tuck - definition in the British English Dictionary & Thesaurus - Cambridge Dictionaries Online (US)

Cambridge Dictionaries online Cambridge Dictionaries online

The most popular online dictionary and thesaurus for learners of English

English definition of “tuck”

See all translations

tuck

verb [T usually + adv/prep] uk   us   /tʌk/

tuck verb [T usually + adv/prep] (TIDY)

to push a loose end of a piece of clothing or material into a particular place or position, especially to make it tidy or comfortable: Should I tuck my shirt into my trousers? He tucked the bottom of the sheet under the mattress.

tuck verb [T usually + adv/prep] (STORE SAFELY)

to put something into a safe or convenient place: Tuck your gloves in your pocket so that you don't lose them. She had a doll tucked under her arm. Eventually I found the certificate tucked under a pile of old letters. Tuck your chair in (= put it so that the seat of it is under the table) so that no one trips over it.

tuck verb [T usually + adv/prep] (BODY)

to hold part of your body in a particular position: Stand up straight, tuck your tummy in and tuck your bottom under. She sat with her legs tucked under her.

tuck verb [T usually + adv/prep] (HIDDEN)

be tucked (away) to be in a place that is hidden or where few people go: Tucked along/down this alley are some beautiful old houses. A group of tiny brick houses is tucked away behind the factory.

tuck

noun uk   us   /tʌk/

tuck noun (FOLD)

[C] a narrow fold sewn into something, especially a piece of material, either for decoration or to change its shape

tuck noun (MEDICAL OPERATION)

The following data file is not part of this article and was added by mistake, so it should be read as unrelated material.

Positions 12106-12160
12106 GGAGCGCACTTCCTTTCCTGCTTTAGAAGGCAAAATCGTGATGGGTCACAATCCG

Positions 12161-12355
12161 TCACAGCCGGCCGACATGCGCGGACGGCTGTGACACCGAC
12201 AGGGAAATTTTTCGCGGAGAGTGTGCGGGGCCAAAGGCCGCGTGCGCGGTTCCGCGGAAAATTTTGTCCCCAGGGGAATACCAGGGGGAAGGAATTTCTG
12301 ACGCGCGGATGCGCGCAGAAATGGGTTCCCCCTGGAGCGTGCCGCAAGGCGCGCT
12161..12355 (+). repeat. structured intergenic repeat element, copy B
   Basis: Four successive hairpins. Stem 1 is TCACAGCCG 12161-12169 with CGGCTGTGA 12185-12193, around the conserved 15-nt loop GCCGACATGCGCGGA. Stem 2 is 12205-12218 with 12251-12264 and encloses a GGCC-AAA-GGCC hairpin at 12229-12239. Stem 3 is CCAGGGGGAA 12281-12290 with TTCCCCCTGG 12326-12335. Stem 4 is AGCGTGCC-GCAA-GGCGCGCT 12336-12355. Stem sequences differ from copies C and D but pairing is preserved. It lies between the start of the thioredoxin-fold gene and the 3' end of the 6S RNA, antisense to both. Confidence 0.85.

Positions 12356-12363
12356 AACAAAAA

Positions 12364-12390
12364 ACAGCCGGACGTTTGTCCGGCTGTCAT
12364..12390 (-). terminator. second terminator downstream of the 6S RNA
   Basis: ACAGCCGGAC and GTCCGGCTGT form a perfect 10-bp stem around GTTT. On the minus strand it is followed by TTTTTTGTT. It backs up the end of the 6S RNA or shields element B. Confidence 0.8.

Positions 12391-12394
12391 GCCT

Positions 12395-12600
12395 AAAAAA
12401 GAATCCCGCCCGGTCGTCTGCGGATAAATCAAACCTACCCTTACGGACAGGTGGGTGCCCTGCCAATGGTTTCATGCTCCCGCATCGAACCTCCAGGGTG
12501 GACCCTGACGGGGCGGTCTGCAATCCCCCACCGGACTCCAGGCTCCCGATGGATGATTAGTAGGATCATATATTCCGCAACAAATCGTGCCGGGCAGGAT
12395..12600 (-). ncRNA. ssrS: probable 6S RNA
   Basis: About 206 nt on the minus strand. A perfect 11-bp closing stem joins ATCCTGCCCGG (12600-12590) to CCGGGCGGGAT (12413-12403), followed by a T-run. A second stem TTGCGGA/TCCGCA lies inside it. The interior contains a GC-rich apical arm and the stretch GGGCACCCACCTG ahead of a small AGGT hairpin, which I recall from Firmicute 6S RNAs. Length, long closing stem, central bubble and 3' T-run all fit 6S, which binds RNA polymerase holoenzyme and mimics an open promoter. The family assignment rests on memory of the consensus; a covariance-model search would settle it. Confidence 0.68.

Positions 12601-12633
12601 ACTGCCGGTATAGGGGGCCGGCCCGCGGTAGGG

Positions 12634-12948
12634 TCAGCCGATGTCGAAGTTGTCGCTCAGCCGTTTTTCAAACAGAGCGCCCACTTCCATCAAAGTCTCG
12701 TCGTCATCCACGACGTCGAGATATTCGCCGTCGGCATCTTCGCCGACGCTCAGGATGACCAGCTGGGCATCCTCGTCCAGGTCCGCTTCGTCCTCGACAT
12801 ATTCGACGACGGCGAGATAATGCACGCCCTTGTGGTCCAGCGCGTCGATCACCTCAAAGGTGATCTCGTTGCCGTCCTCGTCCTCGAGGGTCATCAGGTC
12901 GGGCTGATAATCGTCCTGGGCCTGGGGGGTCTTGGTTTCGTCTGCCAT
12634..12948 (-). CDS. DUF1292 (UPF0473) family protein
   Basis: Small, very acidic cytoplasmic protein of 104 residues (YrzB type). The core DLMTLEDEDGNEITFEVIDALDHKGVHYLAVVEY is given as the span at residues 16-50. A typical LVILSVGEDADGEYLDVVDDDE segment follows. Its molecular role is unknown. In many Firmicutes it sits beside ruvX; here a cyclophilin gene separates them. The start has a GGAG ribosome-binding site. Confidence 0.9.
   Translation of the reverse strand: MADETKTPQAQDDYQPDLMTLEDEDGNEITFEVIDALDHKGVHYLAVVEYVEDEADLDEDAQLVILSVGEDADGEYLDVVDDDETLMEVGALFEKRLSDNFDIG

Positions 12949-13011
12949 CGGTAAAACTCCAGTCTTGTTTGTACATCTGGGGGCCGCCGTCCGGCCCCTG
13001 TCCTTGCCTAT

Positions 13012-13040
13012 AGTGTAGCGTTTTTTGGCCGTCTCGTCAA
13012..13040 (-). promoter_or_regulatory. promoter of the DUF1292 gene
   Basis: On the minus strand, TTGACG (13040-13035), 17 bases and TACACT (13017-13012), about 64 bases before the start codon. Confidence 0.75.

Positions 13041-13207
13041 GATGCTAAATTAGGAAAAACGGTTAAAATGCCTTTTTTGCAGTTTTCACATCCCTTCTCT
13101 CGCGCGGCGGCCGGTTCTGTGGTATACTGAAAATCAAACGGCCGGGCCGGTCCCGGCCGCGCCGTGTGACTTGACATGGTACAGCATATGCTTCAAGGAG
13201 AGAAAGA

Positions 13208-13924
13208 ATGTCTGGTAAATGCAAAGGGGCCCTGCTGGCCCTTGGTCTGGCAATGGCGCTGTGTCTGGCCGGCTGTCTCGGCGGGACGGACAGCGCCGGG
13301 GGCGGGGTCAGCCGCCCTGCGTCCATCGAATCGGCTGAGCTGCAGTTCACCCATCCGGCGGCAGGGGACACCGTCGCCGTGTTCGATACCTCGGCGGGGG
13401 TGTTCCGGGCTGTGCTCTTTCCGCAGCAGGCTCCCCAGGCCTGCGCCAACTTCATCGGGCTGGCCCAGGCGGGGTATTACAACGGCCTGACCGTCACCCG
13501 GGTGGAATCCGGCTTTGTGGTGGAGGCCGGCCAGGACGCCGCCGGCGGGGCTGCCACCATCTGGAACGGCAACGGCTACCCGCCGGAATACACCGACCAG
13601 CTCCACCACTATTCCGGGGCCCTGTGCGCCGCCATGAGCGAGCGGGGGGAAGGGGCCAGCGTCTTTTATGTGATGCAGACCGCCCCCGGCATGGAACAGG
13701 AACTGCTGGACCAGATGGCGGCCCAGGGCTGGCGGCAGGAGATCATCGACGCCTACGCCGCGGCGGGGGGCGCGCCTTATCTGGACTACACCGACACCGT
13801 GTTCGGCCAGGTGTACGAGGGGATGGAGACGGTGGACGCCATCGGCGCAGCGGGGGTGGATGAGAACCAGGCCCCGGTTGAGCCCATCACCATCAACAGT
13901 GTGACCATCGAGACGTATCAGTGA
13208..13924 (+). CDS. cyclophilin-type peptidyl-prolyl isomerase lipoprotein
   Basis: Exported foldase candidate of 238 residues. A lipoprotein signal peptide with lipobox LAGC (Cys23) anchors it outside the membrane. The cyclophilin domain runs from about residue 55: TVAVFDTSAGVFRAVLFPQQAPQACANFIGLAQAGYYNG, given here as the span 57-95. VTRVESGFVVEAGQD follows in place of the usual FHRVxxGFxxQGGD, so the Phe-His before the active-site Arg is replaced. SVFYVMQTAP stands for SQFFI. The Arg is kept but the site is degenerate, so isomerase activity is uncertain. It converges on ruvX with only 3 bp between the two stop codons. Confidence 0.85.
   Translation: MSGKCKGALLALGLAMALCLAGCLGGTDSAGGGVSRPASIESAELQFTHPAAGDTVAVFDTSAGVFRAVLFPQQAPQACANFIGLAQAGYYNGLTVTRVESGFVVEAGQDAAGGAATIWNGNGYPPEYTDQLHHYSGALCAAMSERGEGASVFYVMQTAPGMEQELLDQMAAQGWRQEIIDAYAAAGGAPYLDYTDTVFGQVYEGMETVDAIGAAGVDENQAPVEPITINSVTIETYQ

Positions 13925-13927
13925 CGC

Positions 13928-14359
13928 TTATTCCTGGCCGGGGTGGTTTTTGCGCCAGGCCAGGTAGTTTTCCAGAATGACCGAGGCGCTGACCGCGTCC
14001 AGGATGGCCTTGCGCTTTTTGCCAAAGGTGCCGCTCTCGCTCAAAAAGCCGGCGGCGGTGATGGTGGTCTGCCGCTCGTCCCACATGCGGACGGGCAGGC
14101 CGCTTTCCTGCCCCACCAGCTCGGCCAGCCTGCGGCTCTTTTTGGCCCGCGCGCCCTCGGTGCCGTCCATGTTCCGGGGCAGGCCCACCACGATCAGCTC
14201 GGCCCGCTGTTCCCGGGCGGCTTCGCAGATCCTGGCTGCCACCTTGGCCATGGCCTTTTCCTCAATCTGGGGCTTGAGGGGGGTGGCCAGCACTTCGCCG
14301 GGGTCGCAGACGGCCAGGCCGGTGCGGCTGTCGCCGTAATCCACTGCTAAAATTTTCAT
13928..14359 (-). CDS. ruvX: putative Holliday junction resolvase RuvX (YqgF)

[C] an operation to remove unwanted fat from a part of the body: a tummy tuck

tuck noun (FOOD)

[U] UK old-fashioned child's word food, especially sweets and cakes: a tuck shop
See also
(Definition of tuck from the Cambridge Advanced Learners Dictionary & Thesaurus © Cambridge University Press)
What is the pronunciation of tuck?
Add Cambridge dictionaries to your browser to your website

Definitions of “tuck” in other dictionaries

Word of the Day

paradox

a situation or statement that seems impossible or is difficult to understand because it contains two opposite facts or characteristics

Word of the Day

What’s All The Commotion About? (Words to describe sounds)

by Kate Woodford,
May 20, 2015
​​​ In this post we look at a range of words and phrases that we use to describe noise and the absence of noise. Starting with complete quiet, we sometimes use the noun hush to describe silence: A hush fell over the room as the bride walked in./There was a deathly hush (=complete

Read More 

plyscraper noun

May 18, 2015
a skyscraper made mainly from wood The development of engineered timber could herald a new era of eco-friendly ‘plyscrapers’. Christchurch welcomed its first multistorey timber structure this year, there are plans for Vancouver, and the talk is China could follow

Read More